bitcoinBitcoin: A Medium of Exchange or a Highly Speculative Asset?

By Nabilah Mohammad

This commentary was also published in Karyawan, A Magazine by the Association of Muslim  Professionals (AMP), January 2019, Volume 14, Issue 1

The cryptocurrency revolution is well and truly underway, and is showing no signs of slowing down. The cryptocurrency floodgates have been flung wide open and the bandwagon is taking on passengers aplenty. Popularised by a specific type of electronic cash called Bitcoin, cryptocurrency has enjoyed widespread interest for its rapidly growing influence, and the volatility surrounding its real worth.

Our guess is you might have heard the Bitcoin techno-jargons which are filling conversations from boardroom to dining room and on most days, occupying news columns both online and in print.

Once upon a time, Bitcoin was trading at USD 0.10 when it was first mined, but over the years, Bitcoin has been breaking one price point after another. Its value rose to USD 1 in 2011 and continued to increase to about USD 100 two years later. In January 2017, Bitcoin gained popularity for being the first digital cryptocurrency that cracked the USD 1000 threshold. In December of that same year, it made headlines again due to a breathtaking rise in value, topping at USD 19,000 before shedding about 50 percent of its value early this year. As of 14 December 2018, the price of Bitcoin stands at about USD 3,261.17. 

Bitcoin is the progenitor of all the other thousands different cryptocurrencies in existence today including the famous alternatives such as Ethereum, Ripple and Litecoin to name just a few. While many people have heard of Bitcoin, far fewer understand it. People are rushing to the crypto markets even before they clearly understand the underlying principles of how these coins work. Most people are taking digital coins as a form of investment due to the increase in prices of various coins over the last few years. They are buying this virtual currency hoping it will appreciate in value.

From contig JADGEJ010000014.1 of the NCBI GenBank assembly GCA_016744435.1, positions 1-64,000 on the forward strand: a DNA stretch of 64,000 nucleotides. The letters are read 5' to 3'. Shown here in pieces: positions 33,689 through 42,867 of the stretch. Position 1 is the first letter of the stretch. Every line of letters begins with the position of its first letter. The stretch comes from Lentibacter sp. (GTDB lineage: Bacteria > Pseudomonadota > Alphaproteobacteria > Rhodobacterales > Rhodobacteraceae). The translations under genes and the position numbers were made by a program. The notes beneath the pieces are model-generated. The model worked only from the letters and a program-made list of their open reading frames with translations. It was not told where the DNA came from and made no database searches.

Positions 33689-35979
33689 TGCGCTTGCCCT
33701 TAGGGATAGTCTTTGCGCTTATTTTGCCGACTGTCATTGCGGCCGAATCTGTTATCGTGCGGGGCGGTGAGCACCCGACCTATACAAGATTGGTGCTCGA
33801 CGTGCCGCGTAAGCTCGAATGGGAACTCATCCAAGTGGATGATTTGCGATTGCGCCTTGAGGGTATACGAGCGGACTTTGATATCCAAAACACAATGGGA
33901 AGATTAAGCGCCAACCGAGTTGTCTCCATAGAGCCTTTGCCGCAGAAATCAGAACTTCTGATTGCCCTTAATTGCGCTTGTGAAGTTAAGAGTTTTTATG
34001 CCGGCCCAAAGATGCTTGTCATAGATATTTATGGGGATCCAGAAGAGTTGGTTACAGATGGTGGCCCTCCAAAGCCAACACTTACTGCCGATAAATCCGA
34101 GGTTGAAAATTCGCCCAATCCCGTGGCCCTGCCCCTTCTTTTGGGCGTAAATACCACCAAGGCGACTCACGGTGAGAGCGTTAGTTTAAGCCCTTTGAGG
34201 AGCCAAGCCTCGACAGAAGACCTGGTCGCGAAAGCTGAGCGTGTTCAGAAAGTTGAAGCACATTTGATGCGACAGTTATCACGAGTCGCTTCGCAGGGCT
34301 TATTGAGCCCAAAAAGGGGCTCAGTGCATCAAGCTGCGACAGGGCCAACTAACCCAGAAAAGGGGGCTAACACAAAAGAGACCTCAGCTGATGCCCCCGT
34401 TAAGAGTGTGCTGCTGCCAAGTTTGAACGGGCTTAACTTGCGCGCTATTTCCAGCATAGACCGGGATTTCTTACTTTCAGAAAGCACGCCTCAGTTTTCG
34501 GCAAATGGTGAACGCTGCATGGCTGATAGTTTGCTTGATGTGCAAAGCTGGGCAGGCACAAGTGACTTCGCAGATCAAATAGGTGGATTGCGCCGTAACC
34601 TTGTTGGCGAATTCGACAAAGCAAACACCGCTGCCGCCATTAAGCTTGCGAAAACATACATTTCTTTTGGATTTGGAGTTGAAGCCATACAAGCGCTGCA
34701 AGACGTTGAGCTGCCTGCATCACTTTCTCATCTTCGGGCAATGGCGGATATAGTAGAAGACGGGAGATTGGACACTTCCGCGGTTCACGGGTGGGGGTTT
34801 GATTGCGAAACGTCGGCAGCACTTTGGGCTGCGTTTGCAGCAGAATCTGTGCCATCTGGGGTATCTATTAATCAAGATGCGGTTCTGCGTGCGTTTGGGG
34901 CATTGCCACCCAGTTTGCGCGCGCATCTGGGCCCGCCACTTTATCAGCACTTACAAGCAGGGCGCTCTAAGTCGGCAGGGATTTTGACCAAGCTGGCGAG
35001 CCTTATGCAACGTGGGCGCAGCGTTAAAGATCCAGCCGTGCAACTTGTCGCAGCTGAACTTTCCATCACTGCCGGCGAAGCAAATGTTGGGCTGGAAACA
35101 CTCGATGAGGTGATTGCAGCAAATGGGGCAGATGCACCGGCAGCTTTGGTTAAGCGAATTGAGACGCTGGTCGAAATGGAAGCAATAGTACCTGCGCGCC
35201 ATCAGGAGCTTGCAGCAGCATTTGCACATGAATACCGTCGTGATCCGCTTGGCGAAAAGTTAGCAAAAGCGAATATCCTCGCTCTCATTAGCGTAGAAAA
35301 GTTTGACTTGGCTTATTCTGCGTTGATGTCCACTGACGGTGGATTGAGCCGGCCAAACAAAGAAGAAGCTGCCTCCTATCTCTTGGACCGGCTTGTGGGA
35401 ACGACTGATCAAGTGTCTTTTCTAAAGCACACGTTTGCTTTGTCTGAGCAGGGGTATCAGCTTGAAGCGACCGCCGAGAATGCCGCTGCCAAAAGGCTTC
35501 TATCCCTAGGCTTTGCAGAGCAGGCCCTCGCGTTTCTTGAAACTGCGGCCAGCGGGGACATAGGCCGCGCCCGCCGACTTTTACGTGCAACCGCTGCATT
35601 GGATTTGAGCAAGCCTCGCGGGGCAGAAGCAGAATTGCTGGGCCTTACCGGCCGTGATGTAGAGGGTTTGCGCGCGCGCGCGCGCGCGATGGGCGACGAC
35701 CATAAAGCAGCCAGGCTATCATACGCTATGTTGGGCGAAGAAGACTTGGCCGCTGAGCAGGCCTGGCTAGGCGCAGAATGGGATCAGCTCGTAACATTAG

However, the Bitcoin story has so much more to it than just headline-grabbing pricing swings. It incorporates technology, currency, mathematics, economics and social dynamics. It is multifaceted, highly technical and still very much evolving.

So, what exactly is a Bitcoin?

Bitcoin is a new form of money – a digital currency to be exact – that can be traded or used over the internet. More specifically, Bitcoin is a cryptocurrency, which means, it utilises a system that uses encryption to create a secure information-based economy. It is not a physical coin that you keep in your purse or wallet. Rather, it is a virtual currency – a digital computer code you store in a virtual wallet in cyberspace and access with a computer or smartphone app. Bitcoin is an algorithm-based mathematical construct – a unit of measurement invented to quantify value, and is produced by high-performance computers all around the world, using free software.

Unlike paper currencies which can be printed indefinitely, the Bitcoin is designed to be limited at 21 million coins which is expected to be reached by the year 2140. A small number of new bitcoins trickle out every hour, and will continue to do so at a diminishing rate until the maximum number of coins has been reached. This makes bitcoin more attractive as an asset, because logically, if demand grows and the supply remains the same, the value will increase.

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The years leading up to the emergence of Bitcoin protocol had seen the world immersed in an economic downturn with the years of 2007/2008 becoming known as the global financial crisis. Bitcoin was created in 2009 by a developer using the alias Satoshi Nakamoto who saw certain problems with the mainstream financial infrastructure. One of the biggest mysteries in the technology world is the identity of Nakamoto, which is also a pseudonym that could represent a man, a woman, or even a group of people. To date, no one has been able to figure out who Nakamoto really is.